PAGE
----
Web Editor’s note: Barry Levine, The National Enquirer’s New York City-based Executive Editor and Director of News, has been an aficionado of ERNEST HEMINGWAY and an avid collector of his first editions and memorabilia since Levine’s college days in the late 70’s. Here, in an Enquirer website special report, Levine shares with our Internet readers the secret documents Hemingway’s widow MARY kept hidden from the world when America’s greatest writer ended his life on July 2, 1961...
"What I feared occurred this morning…”
It was on this morning, a half-century ago. Clad in his robe and pajamas, Ernest Hemingway got out of bed at his secluded home in Ketchum, Idaho, loaded a double-barreled, 12-gauge shotgun, went into the foyer and killed himself.
In her book “How It Was,” written years later, his widow, Mary Welsh Hemingway, remembers awakening to the sound of “a couple of drawers banging shut.”
But on that tragic day, in her best effort to protect her beloved hubby’s macho image, the author’s fourth wife issued this false statement to the media: “Mr. Hemingway accidentally killed himself while cleaning a gun this morning at 7:30 A.M…”
The world would eventually learn that “Papa” (as he had fondly been called by his family, friends and fans) had sadly become a shell of his former self – having withered away following endless years of boozing, brawling and cheating death amid running bulls, world wars and back-to-back plane crashes in Africa.
Making matters worse, of course, in what had been an attempt by his doctors to cure him of “hypertension” and what they said was “a very old case of hepatitis,” Mary went along with the secret “shock treatments” Hem was forced to endure at the Mayo Clinic in Rochester, Minn.
The end result did not help him – but, in fact, made him worse — scrambling his brains like eggs and leaving him with the inability to write.
It was the worst kind of “walking death” for a Nobel Prize and Pulitzer Prize winner who had changed the face of modern literature with such classics as “The Old Man and the Sea,” “The Sun Also Rises,” “Farewell to Arms,” and “For Whom the Bell Tolls.”
Only days shy of his 62nd birthday, Ernest Hemingway was finally able to find the violent peace he so desperately sought after several secretly failed suicide attempts.
While I have been fortunate enough over the years to find, collect and cherish many books signed and inscribed in Hemingway’s hand, it’s some papers in my collection – written in the hand of his wife Mary – that serve as a footnote to history and really tell the story of his shocking suicide cover-up.
These original documents are exclusive – and came to me years ago from one of the world’s leading rare book dealers in New York, Glenn Horowitz, who has helped me build my personal Ernest Hemingway collection of unique items – grown out of my love for his writing and his larger-than-life personality.
In honor of the 50th anniversary of his death, I want the share the contents of the documents.
On the morning of his suicide, Mary wrote out notes so she could send telegrams or wires to friends and relatives informing them of his death and to alert them to his funeral.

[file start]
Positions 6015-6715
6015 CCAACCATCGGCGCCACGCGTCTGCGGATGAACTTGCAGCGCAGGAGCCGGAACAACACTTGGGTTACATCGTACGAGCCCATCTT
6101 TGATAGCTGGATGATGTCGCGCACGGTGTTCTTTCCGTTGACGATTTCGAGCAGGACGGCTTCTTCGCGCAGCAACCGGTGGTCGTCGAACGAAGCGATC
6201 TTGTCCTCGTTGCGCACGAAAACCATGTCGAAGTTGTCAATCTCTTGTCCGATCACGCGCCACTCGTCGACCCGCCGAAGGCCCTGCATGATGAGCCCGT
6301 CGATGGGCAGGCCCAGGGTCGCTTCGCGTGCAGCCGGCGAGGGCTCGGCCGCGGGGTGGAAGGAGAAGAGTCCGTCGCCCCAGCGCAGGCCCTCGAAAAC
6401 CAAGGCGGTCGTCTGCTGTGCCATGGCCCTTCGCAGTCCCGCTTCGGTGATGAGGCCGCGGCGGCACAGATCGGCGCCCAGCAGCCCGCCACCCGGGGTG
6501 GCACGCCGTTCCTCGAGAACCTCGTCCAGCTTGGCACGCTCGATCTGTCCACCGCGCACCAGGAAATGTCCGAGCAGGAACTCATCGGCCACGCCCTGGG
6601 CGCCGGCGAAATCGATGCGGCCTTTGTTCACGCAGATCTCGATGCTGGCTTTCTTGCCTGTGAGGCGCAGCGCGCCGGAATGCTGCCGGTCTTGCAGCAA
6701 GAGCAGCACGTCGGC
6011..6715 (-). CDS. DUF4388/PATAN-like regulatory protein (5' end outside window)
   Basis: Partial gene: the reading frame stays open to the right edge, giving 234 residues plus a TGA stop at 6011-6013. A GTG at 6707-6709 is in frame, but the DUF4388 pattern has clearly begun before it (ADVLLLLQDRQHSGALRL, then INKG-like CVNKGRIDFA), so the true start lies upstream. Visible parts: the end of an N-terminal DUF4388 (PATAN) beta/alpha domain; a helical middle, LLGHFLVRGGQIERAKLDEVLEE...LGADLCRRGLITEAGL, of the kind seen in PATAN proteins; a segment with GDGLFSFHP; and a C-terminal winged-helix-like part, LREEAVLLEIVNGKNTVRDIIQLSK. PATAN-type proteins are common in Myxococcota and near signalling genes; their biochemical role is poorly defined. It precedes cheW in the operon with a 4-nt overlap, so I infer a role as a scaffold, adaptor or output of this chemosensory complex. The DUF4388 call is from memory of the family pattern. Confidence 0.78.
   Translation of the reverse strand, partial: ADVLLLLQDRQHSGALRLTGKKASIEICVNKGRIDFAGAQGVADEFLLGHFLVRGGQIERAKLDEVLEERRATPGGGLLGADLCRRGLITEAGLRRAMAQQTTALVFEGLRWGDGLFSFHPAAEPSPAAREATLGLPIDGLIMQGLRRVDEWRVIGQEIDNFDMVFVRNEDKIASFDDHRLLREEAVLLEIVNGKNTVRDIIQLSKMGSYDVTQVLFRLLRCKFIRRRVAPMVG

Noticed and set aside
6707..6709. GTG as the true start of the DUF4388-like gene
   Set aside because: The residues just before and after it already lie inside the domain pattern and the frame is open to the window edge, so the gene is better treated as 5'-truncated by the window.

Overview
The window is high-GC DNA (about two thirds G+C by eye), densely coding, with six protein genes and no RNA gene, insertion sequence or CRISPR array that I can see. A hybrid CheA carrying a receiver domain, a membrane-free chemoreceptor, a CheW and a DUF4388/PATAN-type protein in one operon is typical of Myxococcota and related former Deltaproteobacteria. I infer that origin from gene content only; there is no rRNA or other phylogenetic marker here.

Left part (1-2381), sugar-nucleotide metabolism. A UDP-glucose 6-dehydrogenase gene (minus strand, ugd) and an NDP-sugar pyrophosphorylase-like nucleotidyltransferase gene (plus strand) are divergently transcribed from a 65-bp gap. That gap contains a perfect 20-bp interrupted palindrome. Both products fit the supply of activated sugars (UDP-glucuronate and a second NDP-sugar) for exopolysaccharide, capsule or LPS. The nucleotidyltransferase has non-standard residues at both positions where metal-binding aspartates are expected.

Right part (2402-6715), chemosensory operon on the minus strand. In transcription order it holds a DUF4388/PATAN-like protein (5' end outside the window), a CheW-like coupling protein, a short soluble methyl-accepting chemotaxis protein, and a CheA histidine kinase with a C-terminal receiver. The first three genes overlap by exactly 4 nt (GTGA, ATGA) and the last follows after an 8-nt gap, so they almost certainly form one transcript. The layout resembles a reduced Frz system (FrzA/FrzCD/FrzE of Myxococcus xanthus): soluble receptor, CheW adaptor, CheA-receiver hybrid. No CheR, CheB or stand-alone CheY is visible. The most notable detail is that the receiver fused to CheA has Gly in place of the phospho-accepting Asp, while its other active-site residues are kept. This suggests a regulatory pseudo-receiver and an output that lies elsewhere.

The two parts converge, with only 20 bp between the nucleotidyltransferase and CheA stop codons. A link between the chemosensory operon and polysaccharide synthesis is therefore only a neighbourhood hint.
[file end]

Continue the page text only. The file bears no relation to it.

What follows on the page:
The notes are written on seven leaves of yellow “Independent Coal & Coke Company” letterhead.
The most telling was written out to Hemingway’s now sole surviving son Patrick, one of the two boys he had with his second wife Pauline.
While she told the world otherwise in her official statement, she couldn’t keep the truth from his son and the beginning six words of the note – never revealed until now – say it all:
“What I feared occurred this morning stop Funeral services will be arranged after I talk with Jack (John “Bumby” Hemingway, Hemingway’s first son, with first wife Hadley Richardson) who (sic) fishing in Oregon.”
Other pages bear names, addresses and phone numbers of people to be contacted, along with the note: “cleaning gun.”
In her 1976 book “How It Was,” Mary kind of apologizes to the public for not telling the truth, but insists she was “not consciously lying.”
Further writes Mary, who would die in 1986 at age 78, “It was months before I could face the reality” of Ernest’s death.
Another fascinating never-before-seen doc in my collection that should be noted today is an original carbon of a typed letter signed by Mary to the Sheriff in Ketchum, Frank Hewitt.
Written Sept. 7, 1961, Mary makes the request to get the shotgun back which killed her husband.
“For reasons which I am sure you will understand, I am most eager to regain possession of the shotgun which killed Ernest,” she writes, adding: “I am awfully sorry for my rudeness and discourtesy to you on the telephone a week or two after my husband’s death.”
Ernest Hemingway, meanwhile, lives on in spirit – and remains even larger than life 50 years after his death.
Woody Allen’s newest movie “Midnight in Paris” features Owen Wilson’s character living out a fantasy in which he drinks with “Papa” and others from what Gertrude Stein called “The Lost Generation.”
In addition, an upcoming HBO film has been made about Hemingway’s stormy marriage to his third wife, Martha Gellhorn. Clive Owen and Nicole Kidman co-star.
Even Papa’s great-granddaughter Dree Hemingway, who is the daughter of actress Mariel Hemingway, has made a name for herself as one of the hottest models out there right now.